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Health insurers will test blockchain for data handling

Aims to make health records more accurate and reliable

dataThere’s almost no limit to the applications being suggested for blockchain, the distributed ledger system underpinning cryptocurrencies, and now US health insurance companies are putting the technology through its paces.

The healthcare payers - Humana, UnitedHealthcare and Optum - have joined forces with lab testing firm Quest Diagnostics and cost-management specialist MultiPlan to pilot the use of blockchain to “improve data quality and lower administrative costs”.

The overall aim is to make healthcare provider demographic data such as health records more accurate and reliable - and help drive out errors that the partners estimate can cost as much as $2.1bn per year to reconcile.

At the moment, each insurer has their own provider data but using blockchain they intend to develop a sharing system that will make sure everything is up to date - and visible to all parties. The net benefit should be improved data accuracy, streamlined administration and improved access to care, they suggest.

“The pilot will also address the high cost of health care provider data management, testing the premise that administrative costs and data quality can be improved by sharing provider data inputs and changes made by different parties across a blockchain, potentially reducing operational costs while improving data quality,” say the partner organisations.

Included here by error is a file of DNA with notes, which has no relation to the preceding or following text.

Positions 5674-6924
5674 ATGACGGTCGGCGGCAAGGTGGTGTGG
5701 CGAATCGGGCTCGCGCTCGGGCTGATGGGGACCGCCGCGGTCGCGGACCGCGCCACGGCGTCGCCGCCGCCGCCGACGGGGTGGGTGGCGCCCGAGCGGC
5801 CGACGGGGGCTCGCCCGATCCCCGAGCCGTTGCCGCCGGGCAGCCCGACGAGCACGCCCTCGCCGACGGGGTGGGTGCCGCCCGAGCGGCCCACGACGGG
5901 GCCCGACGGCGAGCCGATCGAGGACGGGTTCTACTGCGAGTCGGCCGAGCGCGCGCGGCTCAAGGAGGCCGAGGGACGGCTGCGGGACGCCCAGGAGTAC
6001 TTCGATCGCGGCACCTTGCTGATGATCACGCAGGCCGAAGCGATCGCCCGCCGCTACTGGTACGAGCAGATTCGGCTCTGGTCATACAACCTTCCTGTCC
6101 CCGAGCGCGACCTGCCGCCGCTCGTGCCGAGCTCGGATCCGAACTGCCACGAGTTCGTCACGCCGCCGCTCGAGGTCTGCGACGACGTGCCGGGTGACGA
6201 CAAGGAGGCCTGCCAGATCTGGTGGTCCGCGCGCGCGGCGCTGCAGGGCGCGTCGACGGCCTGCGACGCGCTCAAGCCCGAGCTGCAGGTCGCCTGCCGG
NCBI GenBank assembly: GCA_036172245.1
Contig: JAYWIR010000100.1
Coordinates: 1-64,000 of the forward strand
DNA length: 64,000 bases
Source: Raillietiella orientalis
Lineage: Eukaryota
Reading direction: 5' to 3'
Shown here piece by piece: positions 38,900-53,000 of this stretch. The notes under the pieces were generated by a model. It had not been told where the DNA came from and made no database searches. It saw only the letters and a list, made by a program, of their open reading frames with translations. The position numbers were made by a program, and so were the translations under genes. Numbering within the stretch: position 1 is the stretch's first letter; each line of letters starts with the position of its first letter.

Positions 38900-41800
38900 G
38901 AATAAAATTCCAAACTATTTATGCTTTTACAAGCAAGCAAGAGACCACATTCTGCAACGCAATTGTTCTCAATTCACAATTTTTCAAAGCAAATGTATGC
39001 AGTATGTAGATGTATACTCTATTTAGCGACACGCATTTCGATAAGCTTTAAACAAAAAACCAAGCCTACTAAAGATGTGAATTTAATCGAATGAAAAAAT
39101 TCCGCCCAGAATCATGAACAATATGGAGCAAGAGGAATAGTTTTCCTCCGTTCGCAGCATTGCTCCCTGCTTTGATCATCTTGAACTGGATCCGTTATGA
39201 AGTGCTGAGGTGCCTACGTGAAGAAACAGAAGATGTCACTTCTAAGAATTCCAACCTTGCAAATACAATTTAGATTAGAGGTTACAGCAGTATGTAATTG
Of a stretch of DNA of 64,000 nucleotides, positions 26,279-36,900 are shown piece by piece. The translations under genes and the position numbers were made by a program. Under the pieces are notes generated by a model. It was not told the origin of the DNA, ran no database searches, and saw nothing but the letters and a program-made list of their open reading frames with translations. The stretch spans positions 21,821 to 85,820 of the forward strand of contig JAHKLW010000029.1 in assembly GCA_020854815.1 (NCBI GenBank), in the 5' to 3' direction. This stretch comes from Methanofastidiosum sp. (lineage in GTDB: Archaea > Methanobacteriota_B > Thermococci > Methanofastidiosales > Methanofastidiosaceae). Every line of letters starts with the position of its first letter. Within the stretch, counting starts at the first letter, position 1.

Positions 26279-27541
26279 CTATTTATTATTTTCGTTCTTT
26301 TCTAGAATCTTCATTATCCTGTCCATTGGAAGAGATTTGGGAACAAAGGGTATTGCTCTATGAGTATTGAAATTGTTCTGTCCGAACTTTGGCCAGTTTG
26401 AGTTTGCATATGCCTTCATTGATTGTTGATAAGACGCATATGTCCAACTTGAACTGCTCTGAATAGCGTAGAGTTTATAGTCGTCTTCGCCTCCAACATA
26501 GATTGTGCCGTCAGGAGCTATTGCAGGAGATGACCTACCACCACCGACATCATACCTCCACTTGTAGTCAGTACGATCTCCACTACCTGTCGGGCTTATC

Blockchain is a continuously growing list of records, called blocks, which are linked and secured using cryptography. The chain is managed by a decentralised peer-to-peer network - in other words there is no central authority - and the encrypted data is shared and validated equally by all the nodes in the network. In other words, any change to the chain - which is recorded in real time - is clearly visible to all parties with access to it.

The pharma industry is also looking into blockchain’s potential as a means of securing the transaction data generated by medicines traceability schemes - powered by the addition of unique identifiers on drug packs - which are due to come into effect in the US and EU in 2019. There are also pilots looking at using the technology to organise and share data clinical trials data.

A Deloitte report on the application of blockchain to healthcare published in 2016 predicted that the technology could “provide a new model for health information exchanges (HIE) by making electronic medical records more efficient, disintermediated, and secure”.

Article by
Phil Taylor

4th April 2018

From: Research

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